nova passes incorrect authentication info to cinderclient

Bug #1401437 reported by Divya K Konoor on 2014-12-11
6
This bug affects 1 person
Affects Status Importance Assigned to Milestone
OpenStack Compute (nova)
High
Unassigned
python-cinderclient
Undecided
Unassigned

Bug Description

There are multiple problems with the authentication information that nova/volume/cinder code passes to cinderclient:

1. nova/volume/cinder.py passes 'cinder endpoint publicURL' as the auth_url to cinderclient for credential authentication instead of the keystone auth_url .This happens here:

get_cinder_client_version(context) sets the value for global CINDER_URL and passes it to
c = cinder_client.Client(version,
                             context.user_id,
                             context.auth_token,
                             project_id=context.project_id,
                             auth_url=CINDER_URL,
                             insecure=CONF.cinder.api_insecure,
                             retries=CONF.cinder.http_retries,
                             timeout=CONF.cinder.http_timeout,
                             cacert=CONF.cinder.ca_certificates_file)

c.client.auth_token = context.auth_token or '%s:%s' % (context.user_id,
                                                           context.project_id)

Under normal circumstances ( i e in cases where the context has auth_token) , the auth_url is never used/required. So this is required only when the token expires and an attempt to do fresh authentication is made here:

def _cs_request(self, url, method, **kwargs):
        auth_attempts = 0
        attempts = 0
        backoff = 1
        while True:
            attempts += 1
            if not self.management_url or not self.auth_token:
                self.authenticate()
            kwargs.setdefault('headers', {})['X-Auth-Token'] = self.auth_token
            if self.projectid:
                kwargs['headers']['X-Auth-Project-Id'] = self.projectid
            try:
                resp, body = self.request(self.management_url + url, method,
                                          **kwargs)
                return resp, body
            except exceptions.BadRequest as e:
                if attempts > self.retries:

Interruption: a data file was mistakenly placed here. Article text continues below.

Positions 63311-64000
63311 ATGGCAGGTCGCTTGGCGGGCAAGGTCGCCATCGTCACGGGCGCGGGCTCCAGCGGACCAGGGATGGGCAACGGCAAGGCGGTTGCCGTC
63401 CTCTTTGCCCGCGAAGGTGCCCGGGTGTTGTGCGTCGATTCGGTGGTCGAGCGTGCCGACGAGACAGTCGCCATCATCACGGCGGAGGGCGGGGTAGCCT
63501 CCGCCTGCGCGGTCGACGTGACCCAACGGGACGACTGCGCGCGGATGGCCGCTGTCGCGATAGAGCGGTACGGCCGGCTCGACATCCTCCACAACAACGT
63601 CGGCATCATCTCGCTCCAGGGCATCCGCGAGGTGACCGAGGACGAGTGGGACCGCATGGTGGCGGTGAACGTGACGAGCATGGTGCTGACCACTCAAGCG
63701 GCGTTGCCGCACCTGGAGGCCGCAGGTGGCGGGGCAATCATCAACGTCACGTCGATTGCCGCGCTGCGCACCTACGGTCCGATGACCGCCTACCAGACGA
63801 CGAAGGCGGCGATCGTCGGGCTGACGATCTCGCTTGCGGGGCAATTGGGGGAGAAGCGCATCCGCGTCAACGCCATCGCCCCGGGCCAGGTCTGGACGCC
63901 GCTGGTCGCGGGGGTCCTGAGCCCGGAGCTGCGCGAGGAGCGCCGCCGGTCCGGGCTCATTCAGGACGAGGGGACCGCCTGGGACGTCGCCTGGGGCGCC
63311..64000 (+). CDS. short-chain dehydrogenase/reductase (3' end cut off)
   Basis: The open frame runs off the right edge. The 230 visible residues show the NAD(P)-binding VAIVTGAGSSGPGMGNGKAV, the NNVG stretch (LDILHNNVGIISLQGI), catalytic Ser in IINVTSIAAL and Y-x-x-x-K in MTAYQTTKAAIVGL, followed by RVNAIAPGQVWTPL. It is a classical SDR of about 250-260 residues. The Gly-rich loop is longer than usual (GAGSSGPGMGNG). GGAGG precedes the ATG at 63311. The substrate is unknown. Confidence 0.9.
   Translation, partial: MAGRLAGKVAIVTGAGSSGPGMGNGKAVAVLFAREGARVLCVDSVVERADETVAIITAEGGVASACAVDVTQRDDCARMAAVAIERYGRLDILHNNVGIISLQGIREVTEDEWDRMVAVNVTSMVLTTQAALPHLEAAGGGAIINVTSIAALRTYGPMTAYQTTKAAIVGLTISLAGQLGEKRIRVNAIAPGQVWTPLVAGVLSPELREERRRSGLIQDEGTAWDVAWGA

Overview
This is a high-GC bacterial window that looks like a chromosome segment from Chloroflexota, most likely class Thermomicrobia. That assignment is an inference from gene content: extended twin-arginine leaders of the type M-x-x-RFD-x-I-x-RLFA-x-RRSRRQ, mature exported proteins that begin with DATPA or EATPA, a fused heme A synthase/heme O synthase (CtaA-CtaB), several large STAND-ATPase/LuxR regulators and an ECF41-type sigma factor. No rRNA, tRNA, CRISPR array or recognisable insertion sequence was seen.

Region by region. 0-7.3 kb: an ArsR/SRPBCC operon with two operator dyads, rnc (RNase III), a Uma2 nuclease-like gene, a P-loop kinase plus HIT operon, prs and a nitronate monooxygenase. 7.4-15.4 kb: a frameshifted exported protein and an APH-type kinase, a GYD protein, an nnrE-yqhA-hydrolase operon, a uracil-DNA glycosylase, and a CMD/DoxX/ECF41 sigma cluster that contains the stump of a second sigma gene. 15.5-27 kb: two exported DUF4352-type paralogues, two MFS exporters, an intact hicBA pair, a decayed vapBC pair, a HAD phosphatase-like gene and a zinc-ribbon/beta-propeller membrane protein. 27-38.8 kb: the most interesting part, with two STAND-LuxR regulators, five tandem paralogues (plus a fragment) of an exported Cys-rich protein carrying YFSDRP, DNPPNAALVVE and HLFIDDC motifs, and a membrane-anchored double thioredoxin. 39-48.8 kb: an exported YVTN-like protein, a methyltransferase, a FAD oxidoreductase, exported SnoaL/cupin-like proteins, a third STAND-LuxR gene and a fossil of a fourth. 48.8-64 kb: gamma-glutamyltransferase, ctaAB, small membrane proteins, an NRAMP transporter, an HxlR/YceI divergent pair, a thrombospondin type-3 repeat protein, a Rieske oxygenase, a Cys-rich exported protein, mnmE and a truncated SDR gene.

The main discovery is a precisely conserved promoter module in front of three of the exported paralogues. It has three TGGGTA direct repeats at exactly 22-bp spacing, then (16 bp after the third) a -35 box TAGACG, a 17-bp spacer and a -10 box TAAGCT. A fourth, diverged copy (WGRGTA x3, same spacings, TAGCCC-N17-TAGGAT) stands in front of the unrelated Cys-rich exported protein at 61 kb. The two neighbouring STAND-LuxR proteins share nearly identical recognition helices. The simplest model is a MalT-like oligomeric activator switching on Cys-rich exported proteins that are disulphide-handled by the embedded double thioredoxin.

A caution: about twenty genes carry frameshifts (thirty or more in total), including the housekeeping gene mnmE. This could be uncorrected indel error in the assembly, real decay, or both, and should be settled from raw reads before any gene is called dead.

raise
            except exceptions.Unauthorized:
                if auth_attempts > 0:
                    raise
                self._logger.debug("Unauthorized, reauthenticating.")
                self.management_url = self.auth_token = None
                # First reauth. Discount this attempt.
                attempts -= 1
                auth_attempts += 1
                continue

2. nova/volume.cinderclient.py >> cinderclient method passes context.auth_token instead of the password.Due to this HttpClient.password attribute is set to the auth token instead of the password.

3. There are other problems around this which is summarized as below:

cinderclient should really support a way of passing an auth_token in on the __init__ so it is explicitly supported for the caller to specify an auth_token, rather than forcing this hack that nova is currently using of setting the auth_token itself after creating the cinderclient instance. That's not strictly required, but it would be a much better design. At that point, cinderclient should also stop requiring the auth_url parameter (it currently raises an exception if that isn't specified) if an auth_token is specified and retries==0, since in that case the auth_url would never be used. Userid and password would also not be required in that case.

nova needs to either start passing a valid userid and password and a valid auth_url so that retries will work, or stop setting retries to a non-zero number (it's using a conf setting to determine the number of retries, and the default is 3). If the decision is to get retries working, then we have to figure out what to pass for the userid and password. Nova won't know the end-user's user/password that correspond to the auth_token it initially uses, and we wouldn't want to be using a different user on retries than we do on the initial requests, so I don't think retries should be supported unless nova is going to make ALL requests with a service userid rather than with the end-user's userid... and I don't think that fits with the current OpenStack architecture. So that leaves us with not supporting retries. In that case, nova should still stop passing the auth_token in as the password so that someone doesn't stumble over that later when retry support is added. Similarly for the auth_url it should start passing the correct keystone auth_url, or at least make it clear that it's passing an invalid auth_url so someone doesn't stumble over that when trying to add retry support later. And it definitely needs to stop setting retries to a non-zero number.